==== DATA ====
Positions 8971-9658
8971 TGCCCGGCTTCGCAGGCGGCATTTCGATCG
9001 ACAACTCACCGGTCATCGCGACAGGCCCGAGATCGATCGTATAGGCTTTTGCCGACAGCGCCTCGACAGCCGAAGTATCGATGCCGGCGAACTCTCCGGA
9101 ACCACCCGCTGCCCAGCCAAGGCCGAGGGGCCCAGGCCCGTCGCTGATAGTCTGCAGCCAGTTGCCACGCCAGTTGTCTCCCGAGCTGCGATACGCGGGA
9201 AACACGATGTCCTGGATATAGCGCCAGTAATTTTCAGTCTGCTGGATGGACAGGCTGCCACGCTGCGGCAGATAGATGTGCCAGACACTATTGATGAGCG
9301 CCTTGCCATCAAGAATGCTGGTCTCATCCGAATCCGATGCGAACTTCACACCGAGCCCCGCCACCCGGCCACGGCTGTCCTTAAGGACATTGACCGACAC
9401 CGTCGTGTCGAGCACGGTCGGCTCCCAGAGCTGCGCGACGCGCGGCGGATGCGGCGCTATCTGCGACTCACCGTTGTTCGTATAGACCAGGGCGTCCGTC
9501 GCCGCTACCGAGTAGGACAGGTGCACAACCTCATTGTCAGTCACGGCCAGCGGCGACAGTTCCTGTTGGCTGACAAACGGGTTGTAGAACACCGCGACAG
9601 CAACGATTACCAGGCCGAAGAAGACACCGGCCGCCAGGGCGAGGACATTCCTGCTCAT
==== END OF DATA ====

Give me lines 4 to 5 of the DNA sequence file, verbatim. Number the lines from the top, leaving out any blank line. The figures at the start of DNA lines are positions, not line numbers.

9101 ACCACCCGCTGCCCAGCCAAGGCCGAGGGGCCCAGGCCCGTCGCTGATAGTCTGCAGCCAGTTGCCACGCCAGTTGTCTCCCGAGCTGCGATACGCGGGA
9201 AACACGATGTCCTGGATATAGCGCCAGTAATTTTCAGTCTGCTGGATGGACAGGCTGCCACGCTGCGGCAGATAGATGTGCCAGACACTATTGATGAGCG